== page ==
thejgatsbykid:

Okay so like, seeing the way that reylo is shipped made me realize something.

A vast, vast majority of the reylo blogs I see are 15/16/17 year old girls, and I can’t actually say I’ve seen any that aren’t that specific demographic. What that says to me is that the issue with Reylo isn’t teenage girls romanticising abuse, it’s with the way that romance is sold to young girls.

I consumed a lot of “girl” media when I was younger, I read so many YA romance novels. And I know that a lot of people are aware of this because of all the jokes about “brooding YA love interests” but it’s really obvious the way it bleeds over in the fact that young girls, when presented with this angry, abusive character, automatically interpret him as a love interest. They hear the “I can take whatever I want line” and there are so many similar lines that have been painted to them as swoon-worthy. Young girls are taught to see the anger and aggressiveness characters like Kylo display as attractive qualities- especially when combined with his conflicted nature, which shows them he’s in some way “redeemable.” The “save the angry misunderstood loner from himself” narrative is sold to teenage girls so frequently that it’s almost impossible not to look at the way Kylo talks to Rey and see dozens of books I read when I was a kid.

Everyone remembers Twilight, how young girls were crazy over it and thought Edward was the boy of their dreams despite him stalking and manipulating and abusing Bella, because he was painted as such a romantic, misunderstood character. It was obvious with Twilight, because it became so endemic and everyone read it, but how many adults can say they’ve read a romance novel targeted at teenage girls in the past five, ten years? Because, let me tell you, Twilight is not alone in painting abuse as love, it’s just a very famous (and, admittedly, somewhat extreme) example.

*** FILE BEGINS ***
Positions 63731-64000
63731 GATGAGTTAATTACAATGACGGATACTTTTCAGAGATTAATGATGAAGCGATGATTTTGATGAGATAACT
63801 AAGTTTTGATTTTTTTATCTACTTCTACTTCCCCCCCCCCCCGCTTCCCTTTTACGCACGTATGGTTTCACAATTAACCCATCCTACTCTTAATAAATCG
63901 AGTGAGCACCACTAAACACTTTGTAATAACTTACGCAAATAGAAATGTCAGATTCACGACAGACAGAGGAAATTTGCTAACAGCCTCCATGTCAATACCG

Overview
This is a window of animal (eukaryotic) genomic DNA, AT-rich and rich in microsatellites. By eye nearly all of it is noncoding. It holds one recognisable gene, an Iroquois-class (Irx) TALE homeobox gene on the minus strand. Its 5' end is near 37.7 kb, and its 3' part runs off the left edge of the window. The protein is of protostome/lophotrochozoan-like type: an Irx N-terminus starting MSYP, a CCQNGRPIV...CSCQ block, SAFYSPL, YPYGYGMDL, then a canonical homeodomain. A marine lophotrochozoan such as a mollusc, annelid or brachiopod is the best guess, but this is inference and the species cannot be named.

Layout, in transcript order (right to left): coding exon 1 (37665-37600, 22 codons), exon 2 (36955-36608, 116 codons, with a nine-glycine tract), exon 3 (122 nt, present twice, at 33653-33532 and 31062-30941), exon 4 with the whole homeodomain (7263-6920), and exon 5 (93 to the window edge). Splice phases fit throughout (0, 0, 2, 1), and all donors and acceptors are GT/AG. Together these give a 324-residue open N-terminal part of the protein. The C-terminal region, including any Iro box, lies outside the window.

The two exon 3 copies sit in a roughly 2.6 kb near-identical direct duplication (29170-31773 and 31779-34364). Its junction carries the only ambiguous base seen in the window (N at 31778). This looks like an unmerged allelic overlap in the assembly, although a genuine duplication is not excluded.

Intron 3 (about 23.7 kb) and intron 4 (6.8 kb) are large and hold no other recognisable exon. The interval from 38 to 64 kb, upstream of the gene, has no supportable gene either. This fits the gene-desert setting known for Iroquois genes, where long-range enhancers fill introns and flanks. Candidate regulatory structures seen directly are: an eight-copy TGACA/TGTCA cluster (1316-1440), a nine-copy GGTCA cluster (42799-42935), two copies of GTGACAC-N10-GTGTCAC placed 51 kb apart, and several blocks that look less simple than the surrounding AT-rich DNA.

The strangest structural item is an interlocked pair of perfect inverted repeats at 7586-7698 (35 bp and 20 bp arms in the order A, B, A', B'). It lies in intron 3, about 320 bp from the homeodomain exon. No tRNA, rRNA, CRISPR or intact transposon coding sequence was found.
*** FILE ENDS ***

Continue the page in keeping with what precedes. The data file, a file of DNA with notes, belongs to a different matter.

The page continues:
Even ignoring the whole possibly-incest part of reylo, which is an equally nasty aspect in and of itself but not something I feel I can or should talk about, the biggest problem I see with Reylo is that the writers wrote him in a way that was most likely meant to be scary and abusive and threatening, and young girls are interpreting that as romantic, and the issue I see with that isn’t the shippers themselves, for the most part, but the kinds of things that society paints as romantic to young girls. So, yes, absolutely call out reylo for its myriad problems, but remember also that a lot of shippers are going to excuse those problems cause they’re young and this kind of cruelty is what’s been sold to them as romance for a long time.

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